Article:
HMRC is operating in the same strange new world as the rest of us. And many of us need their help to sort out the financial impact of the health crisis.
This is the government department that is responsible for administering the coronavirus job retention scheme for furloughed workers and the ‘(COVID-19) Self-employment Income Support Scheme’. Amongst other things.
Their staff are implementing new processes under the mandated social distancing and self isolation procedures. They are doing at top speed, so that financial support reaches individuals and businesses as quickly as possible. At the same time, they are protecting us against criminals who are trying to use the situation to defraud both the Treasury and individuals.
As a result of this extra workload, and with no additional staff, some of their investigations have been put on hold until normal service can be resumed.
What types of investigation are affected?
If HMRC suspect that a business or individual taxpayer has committed tax fraud, they can launch a code of practice 9 (COP 9) investigation.
This gives those being investigated the opportunity to resolve the situation before it becomes a criminal matter.
HMRC send a letter to notify you that a COP 9 tax fraud investigation has been opened up against you. You then have a period of 60 days to submit your evidence to the contrary. This is an “opportunity to make a complete and accurate disclosure of all their deliberate and non-deliberate conduct that has led to irregularities in their tax affairs.” This is the exact wording from HMRC’s Code of Practice 9 Guidance document, which you should read in full if you have already received such a letter.
If HMRC “suspects that the recipient has failed to make a full disclosure of all irregularities, the Commissioners reserve the right to start a criminal investigation with a view to prosecution.”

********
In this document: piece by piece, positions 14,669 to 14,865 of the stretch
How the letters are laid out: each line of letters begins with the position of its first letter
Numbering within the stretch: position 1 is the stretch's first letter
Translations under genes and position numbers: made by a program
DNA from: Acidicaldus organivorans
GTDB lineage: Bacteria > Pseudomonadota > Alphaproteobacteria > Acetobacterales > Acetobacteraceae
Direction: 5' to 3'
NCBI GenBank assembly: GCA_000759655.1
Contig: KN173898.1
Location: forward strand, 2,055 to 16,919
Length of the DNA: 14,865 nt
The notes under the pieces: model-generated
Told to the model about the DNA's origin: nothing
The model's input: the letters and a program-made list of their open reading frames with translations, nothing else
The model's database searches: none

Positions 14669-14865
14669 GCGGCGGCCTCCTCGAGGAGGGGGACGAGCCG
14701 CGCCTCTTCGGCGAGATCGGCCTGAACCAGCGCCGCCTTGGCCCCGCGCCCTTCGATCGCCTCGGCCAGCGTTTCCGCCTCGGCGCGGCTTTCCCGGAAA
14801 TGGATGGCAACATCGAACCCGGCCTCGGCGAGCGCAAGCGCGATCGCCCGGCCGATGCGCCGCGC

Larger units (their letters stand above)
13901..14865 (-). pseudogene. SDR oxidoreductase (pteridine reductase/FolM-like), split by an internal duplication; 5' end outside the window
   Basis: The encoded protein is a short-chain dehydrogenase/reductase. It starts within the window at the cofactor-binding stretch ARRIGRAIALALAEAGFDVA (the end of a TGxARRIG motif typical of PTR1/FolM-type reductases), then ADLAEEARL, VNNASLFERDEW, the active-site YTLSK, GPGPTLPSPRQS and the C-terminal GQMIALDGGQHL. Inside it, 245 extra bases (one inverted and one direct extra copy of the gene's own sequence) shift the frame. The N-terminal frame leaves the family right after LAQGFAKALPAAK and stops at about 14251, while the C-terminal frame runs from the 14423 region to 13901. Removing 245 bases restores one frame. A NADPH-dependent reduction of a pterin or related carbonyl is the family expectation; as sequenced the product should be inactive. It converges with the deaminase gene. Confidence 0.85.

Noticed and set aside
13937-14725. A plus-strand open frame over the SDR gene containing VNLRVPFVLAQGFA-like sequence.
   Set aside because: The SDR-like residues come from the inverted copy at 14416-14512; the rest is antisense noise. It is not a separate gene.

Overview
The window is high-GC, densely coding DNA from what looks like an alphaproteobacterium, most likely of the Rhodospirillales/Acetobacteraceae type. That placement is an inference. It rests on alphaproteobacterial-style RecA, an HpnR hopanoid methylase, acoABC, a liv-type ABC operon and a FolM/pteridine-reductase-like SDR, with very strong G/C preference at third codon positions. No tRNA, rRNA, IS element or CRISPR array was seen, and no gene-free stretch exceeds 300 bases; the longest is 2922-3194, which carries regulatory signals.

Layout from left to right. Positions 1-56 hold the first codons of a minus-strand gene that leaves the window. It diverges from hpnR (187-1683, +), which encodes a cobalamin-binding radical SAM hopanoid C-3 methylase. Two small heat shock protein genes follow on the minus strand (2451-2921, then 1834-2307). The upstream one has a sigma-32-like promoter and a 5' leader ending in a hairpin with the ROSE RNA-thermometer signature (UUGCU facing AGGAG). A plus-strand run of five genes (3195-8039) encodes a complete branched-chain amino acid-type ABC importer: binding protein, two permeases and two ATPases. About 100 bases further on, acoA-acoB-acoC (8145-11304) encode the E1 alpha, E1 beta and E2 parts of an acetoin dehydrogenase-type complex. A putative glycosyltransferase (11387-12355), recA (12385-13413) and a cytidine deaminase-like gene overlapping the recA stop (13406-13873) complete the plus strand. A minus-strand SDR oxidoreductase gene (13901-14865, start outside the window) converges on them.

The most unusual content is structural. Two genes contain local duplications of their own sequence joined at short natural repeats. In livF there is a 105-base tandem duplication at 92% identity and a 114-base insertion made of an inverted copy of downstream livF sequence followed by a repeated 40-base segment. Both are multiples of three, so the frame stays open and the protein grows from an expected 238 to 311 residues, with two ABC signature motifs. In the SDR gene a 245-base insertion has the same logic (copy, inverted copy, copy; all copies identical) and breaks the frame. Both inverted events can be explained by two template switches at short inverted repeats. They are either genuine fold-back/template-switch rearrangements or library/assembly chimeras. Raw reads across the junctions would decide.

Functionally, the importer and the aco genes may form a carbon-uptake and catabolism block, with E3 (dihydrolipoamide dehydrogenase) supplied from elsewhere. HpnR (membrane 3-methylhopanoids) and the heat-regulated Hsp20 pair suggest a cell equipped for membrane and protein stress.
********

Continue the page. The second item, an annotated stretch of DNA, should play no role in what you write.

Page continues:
What should I do if I’m in the middle of this now?
Given the new burdens place on HMRC at the moment, expect your case to be paused. You may receive a letter from them telling you this. They are currently not chasing any information they’ve already requested and they are not making any new requests for information or documents.
This is an acknowledgement that those under investigation may be ill or self isolating. And that there is a necessary diversion of HMRC personnel to other COVID-19 matters.
You need to know that this doesn’t mean that your case has gone away. If you owe HMRC, you’ll still owe them when we come out of this current health crisis. They are not wiping the slate clean, they are simply re-prioritising their workload.
You need to prepare. Both in readiness for the reopening of your business and in order to face the investigation. Make sure every detail of your paperwork is double checked, organise all your evidence, discuss everything with your accountancy department if you can.
Read HMRC’s online guidance and be certain that you are providing them with everything they need. Then, when your case makes it to the top of their list, you’re already fully prepared.
And if you have made use of any of the government’s support packages, makes sure that it’s all by the book and you keep all the evidence.